The iPhone 5 and Human Nature – A Jewish View on Why We Want More

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On September 21st, the iPhone 5 was released.  Lots and lots of people waited in line to get this newest model.  Building up to the latest release was a lot of excitement and speculation.  When would it come out?  What would the innovations be?  Was it even possible to be innovative with smartphones at this point?  The older phones (and by older, I’m talking those released in 2011) are still quite good, and now with the release of the newer phones, the older models can be purchased at a much lower cost, or even free with a contract.  So what’s the incentive to purchase the newest model?

Human nature.  The whole scenario reminds me of a saying in the Midrash (Kohelet Rabbah 1:34): “One who has one hundred wants two hundred.”  I guess in this case, we could say “One who has an iPhone 4 wants an iPhone 5.”  It’s human nature to always want more, to always have the newest.  Even some iPhone 4S owners may feel that their phone is somehow lacking now that the newer model is out.  Their screen may seem even smaller now, and the phone just a bit slower, even though it was fine prior to the announcement.

Have you ever felt that way with a possession?  I have.  There doesn’t even have to be a newer model for some discontent to sneak in.  After a new possession is purchased, something funny happens: the item which was previously Perfect and Amazing is now, well, slightly used, and not always so great after all.  We saw that after the iPhone 5 was released, there was a rash of complaints about the dysfunctional maps.  We may want more, but when we get it, we regret it just a little bit.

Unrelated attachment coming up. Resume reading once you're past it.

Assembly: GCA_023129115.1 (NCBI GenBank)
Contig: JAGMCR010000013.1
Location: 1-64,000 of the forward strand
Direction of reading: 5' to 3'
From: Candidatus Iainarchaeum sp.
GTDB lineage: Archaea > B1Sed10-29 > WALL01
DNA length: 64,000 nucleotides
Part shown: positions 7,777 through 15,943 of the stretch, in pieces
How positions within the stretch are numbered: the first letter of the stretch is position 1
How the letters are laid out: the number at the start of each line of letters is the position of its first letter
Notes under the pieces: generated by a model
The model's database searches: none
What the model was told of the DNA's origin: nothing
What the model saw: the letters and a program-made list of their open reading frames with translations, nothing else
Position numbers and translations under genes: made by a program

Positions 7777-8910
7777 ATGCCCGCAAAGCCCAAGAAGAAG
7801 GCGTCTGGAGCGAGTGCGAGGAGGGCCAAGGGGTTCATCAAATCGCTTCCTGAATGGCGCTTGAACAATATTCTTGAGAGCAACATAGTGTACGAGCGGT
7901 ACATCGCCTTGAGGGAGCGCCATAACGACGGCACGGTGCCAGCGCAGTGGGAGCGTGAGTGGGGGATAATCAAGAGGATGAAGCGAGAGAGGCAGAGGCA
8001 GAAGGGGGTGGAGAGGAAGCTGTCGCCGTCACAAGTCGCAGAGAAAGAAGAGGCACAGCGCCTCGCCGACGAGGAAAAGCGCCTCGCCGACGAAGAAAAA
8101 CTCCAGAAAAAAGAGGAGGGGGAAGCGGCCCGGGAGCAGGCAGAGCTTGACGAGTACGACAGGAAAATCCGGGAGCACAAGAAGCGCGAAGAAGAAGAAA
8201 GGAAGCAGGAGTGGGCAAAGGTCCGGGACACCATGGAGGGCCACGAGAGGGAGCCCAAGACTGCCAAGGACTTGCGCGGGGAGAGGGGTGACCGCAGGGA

This feeling of regret reminds me of another saying about human nature: “The more possessions, the more worry” (the Ethics of the Fathers 2:8).  No kidding.  Sometimes, when I get something new, I don’t even want to use it, because it might get, well, used.  Because once something gets used, the thrill of using it diminishes a bit.

I experience this with shoes.  I’ll get a new pair and it will be everything I’ve ever looked for in a shoe.  I will want to wear them all the time.  And then I get a scuff on the tippy-toe and the formerly fabulous shoes are now marred.  They are subsequently lowered from their fabulous status to mere shoes, and I feel a little twinge of sadness every time I see that scuff.  Sadness!  Over shoes.

So what are we supposed to do about this whole wanting more and then being dissatisfied with it situation?  Give up our possessions?  Forgo all materialism?  Thankfully, no.

Judaism is not a religion of asceticism.  We’re encouraged to live in this world, to enjoy the fruits it has to offer.  There’s a lot of amazing things out there, including smartphones, so enjoying them is an easy thing to do.  The thing to keep in mind is that at the end of the day, no matter how useful or exciting the newest model is, it’s just a possession.  It may be human nature to want the iPhone 5, and it may enhance my life, but owning it won’t make me truly satisfied (though if you want to get me one, I won’t complain).

by Rivki Silver
(To view the original article on Partners in Torah click – here)


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